The NFL plays an American game that sets us apart from the rest of the world. The NBA plays an international game that knits us into the world.

Apart from these particulars, broader historical trends are underway that indicate we’re not far from the day when pro basketball replaces pro football as the nation’s most popular sport, not just Memphis’.

Michael Mandelbaum argued in his deeply thoughtful 2005 book "The Meaning of Sports" that during much of the 20th century baseball was America’s leading sport because it served as a pleasant reminder of an agrarian past to city dwellers who often were just a generation or two away from the farm.

Football, according to Mandelbaum, was the right game for the mid- and late-century urban industrial nation. It was, he wrote, “the sport of the machine age because football teams are like machines, with specialized moving parts that must function simultaneously.”

Not football but basketball, with its free-flowing, networked action may soon come to dominate the post-industrial age we live in today.

What’s more, although basketball is intensely physical, it’s seldom debilitating. Basketball players bang hard, but it’s shoulder-to-shoulder and elbow-to-chest, not head-to-head. Concussions are rightly scaring off kids and their parents from football and into other sports. One effect will be to shrink both the talent pool and the fan base that football will need to keep going.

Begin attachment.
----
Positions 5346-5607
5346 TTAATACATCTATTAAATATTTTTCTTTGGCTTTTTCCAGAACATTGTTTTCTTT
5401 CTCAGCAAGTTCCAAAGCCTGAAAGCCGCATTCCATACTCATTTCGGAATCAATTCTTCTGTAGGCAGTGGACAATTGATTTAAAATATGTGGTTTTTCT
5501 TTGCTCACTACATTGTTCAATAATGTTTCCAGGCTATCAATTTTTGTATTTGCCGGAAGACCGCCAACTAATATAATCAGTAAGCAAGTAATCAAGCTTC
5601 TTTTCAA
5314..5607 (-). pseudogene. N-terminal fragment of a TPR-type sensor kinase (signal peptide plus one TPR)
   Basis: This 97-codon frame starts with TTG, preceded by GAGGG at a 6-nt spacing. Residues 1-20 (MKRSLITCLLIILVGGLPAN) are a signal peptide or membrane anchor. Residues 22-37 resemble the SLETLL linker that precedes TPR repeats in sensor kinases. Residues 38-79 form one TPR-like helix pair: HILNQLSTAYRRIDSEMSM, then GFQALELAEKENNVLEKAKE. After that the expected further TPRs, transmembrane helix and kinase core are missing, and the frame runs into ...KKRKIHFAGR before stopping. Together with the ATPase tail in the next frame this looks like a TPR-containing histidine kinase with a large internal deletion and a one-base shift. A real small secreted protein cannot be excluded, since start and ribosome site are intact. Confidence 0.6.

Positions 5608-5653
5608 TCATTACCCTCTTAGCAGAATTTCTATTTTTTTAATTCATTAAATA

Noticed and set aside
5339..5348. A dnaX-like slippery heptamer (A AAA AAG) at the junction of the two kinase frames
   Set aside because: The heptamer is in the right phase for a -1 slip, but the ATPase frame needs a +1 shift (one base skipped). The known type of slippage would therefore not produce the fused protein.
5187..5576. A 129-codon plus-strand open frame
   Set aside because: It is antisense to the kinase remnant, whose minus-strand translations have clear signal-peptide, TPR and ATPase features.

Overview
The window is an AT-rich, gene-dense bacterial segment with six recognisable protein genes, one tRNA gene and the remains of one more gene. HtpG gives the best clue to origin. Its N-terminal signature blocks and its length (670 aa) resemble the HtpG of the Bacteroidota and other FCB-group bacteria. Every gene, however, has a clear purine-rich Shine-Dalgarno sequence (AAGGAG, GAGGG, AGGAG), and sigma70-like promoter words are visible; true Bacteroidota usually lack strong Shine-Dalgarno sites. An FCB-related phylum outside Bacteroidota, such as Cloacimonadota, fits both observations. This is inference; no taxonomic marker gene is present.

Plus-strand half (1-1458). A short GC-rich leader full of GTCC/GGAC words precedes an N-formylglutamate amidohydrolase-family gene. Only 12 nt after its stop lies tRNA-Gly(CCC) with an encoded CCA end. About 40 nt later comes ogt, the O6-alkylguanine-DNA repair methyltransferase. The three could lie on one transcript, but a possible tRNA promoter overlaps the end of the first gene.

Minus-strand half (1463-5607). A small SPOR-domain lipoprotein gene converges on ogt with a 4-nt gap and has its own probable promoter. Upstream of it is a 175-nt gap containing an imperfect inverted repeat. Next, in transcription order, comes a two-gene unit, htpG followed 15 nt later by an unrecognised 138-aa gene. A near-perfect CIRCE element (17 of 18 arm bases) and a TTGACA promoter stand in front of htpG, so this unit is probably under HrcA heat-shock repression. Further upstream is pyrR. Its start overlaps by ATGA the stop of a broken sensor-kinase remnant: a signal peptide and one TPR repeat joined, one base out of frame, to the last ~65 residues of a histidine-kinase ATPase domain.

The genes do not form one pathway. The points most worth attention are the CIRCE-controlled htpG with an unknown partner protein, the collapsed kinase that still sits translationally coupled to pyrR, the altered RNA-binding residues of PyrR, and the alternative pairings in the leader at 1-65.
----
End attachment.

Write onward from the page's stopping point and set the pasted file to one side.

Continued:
A 2013 ESPN survey found that basketball has already surpassed football (and everything else) as kids’ favorite sport to play. The NBA generates far more action on Twitter than any other professional league. Grown-up spectators still rank football first, but a January Gallup Poll showed that just 37 percent do so now, down from 43 percent as recently as 2007. NBA ratings are up and NFL ratings down.

One more thing while I’m on the subject: a November 2001 quote from Geoff Calkins in his book "Jump": “Memphis didn’t become major league because the Grizzlies moved here; the Grizzlies moved here because Memphis had become major league.”

So, hey, fellow Memphians. Twenty-five years ago we thought we lost. Turns out we won.



<strong>Michael Nelson</strong>

Michael Nelson

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NBA Memphis Grizzlies NFL